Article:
Monday, May 28, 2018
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UT prof advocates restorative justice

Morris Jenkins said he directly benefited from the African proverb it takes a village to raise a child.

The assistant professor in the University of Toledo s criminal justice department said his tight-knit community kept an eye on him when his parents were off working long hours to make ends meet. He said incidents that today would have been turned over to the police were taken care of by a watchful and caring neighborhood.

Oh, I would have become part of the [criminal justice] system, growing up today, said Mr. Morris, who has taught at the University of Toledo for five years. If there were problems in the community, it was taken care of in the community, and the community came up with its own solutions.

Mr. Jenkins, 53, the legal redress chairman of the Toledo branch NAACP, said the idea of the community playing a positive role in the social problems of the community restorative justice could be the answer to a lot of problems facing young people in urban settings.

The idea of restorative justice and working with the community to take on its own issues of crime is nothing new, Mr. Jenkins said. He said restorative justice was prominent in Africa and many African-Americans carried those ideas with them once they were free from slavery and started establishing their own communities and neighborhoods.

He said restorative justice can take various forms. But it derives from the point of view that crime harms the community and the victim must be restored, often with restitution from the offender. The victim and the offender can participate in the process.

Mr. Jenkins grew up in Detroit and graduated from Pershing High School. He started his collegiate career at Michigan State before serving four years in the Army and two years in the Marines. After his military service, he enrolled in Chaflin College, a historically black institution in Orangeburg, S.C., and graduated with a bachelor s degree.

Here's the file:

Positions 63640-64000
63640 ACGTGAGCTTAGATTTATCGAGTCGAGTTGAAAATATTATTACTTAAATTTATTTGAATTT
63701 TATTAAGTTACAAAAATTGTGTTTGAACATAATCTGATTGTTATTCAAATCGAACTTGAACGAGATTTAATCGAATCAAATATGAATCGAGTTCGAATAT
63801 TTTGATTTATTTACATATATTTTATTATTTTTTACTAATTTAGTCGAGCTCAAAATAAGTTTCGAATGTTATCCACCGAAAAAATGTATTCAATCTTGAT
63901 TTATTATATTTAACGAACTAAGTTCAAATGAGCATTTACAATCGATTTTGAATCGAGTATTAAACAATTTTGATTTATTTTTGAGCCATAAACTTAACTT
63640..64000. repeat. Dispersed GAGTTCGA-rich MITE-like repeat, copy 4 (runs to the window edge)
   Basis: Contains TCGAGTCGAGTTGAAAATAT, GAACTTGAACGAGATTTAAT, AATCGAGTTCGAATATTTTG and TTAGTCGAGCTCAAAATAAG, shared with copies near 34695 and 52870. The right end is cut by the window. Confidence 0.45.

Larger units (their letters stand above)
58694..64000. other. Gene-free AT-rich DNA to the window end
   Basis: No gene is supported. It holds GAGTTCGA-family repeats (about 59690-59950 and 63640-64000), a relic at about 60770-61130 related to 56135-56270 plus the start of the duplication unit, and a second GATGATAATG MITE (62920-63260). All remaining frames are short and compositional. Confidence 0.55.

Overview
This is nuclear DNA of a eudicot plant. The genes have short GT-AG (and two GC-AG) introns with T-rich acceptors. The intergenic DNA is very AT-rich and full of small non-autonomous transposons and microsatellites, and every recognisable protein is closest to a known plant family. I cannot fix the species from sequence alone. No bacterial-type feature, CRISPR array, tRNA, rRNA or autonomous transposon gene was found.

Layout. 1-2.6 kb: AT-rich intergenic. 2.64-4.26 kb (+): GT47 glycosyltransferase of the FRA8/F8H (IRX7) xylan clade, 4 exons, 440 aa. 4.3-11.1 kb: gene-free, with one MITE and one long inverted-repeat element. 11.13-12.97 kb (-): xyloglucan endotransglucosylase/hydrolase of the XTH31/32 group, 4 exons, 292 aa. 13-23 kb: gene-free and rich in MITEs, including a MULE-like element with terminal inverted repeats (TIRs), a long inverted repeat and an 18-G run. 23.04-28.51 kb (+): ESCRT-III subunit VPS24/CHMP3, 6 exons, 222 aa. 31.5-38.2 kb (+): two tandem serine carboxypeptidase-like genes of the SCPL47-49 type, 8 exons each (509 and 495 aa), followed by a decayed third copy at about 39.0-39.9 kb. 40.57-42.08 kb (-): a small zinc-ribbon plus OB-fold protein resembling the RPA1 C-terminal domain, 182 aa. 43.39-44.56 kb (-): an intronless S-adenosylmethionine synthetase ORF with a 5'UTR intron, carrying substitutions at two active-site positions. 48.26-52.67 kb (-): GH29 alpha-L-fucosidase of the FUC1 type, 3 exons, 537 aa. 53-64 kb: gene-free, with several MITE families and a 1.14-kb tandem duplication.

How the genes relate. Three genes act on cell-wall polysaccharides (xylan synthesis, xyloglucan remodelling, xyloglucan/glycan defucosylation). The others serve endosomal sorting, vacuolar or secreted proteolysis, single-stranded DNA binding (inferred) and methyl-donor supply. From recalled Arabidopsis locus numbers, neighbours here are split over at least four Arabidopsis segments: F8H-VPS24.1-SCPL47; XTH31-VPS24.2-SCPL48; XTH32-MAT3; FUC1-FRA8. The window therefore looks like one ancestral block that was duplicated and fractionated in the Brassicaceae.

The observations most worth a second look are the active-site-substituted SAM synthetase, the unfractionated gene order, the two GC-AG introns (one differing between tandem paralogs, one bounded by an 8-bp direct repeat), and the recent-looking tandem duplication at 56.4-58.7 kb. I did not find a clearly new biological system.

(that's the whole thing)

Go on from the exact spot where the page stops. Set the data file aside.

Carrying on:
He earned his law degree from Stetson University college of law in Florida in 1985. He started practicing law but became disenchanted with the legal system. He did some adjunct teaching and returned to school at Northeastern University in Boston and earned his doctorate in 1994.

Mr. Jenkins said he has done research on gangs in cities like Boston and said efforts to incorporate some type of restorative justice programs in some of those neighborhoods were received well. He said he doesn t see a gang problem in Toledo after living here for five years.

I think you have a lot of wannabes, Mr. Jenkins said. Now, there are groups of kids hanging together, but are they gangs? I don t know. I just haven t seen a lot of these groups with the sophistication of gangs like you would find in bigger cities.

Mr. Jenkins said for restorative justice to work in Toledo, or anywhere, it would take the involvement of a variety of institutions, from churches, schools, to businesses. He said Toledo has a lot of components that would make restorative justice work, but he doesn t see a lot of collaboration between institutions and organizations.

WilliAnn Moore, president of the NAACP s Toledo branch, said she feels the organization is blessed to have Mr. Jenkins.

Dr. Jenkins has been a breath of fresh air, Ms. Moore said. He has brought a new perspective to the NAACP. He has brought to us a diverse community from UT, along with students and graduate students, to help us pursue some of our goals.

Mr. Jenkins said he hopes that his idea of restorative justice not only can find a home with the NAACP, but with his students and the local community. He said he believes it can make a difference, reducing crime and keeping jails and prisons from filling up with people who could be an asset to society and not a burden to it like himself.

Contact Clyde Hughes at: or 419-724-6095.

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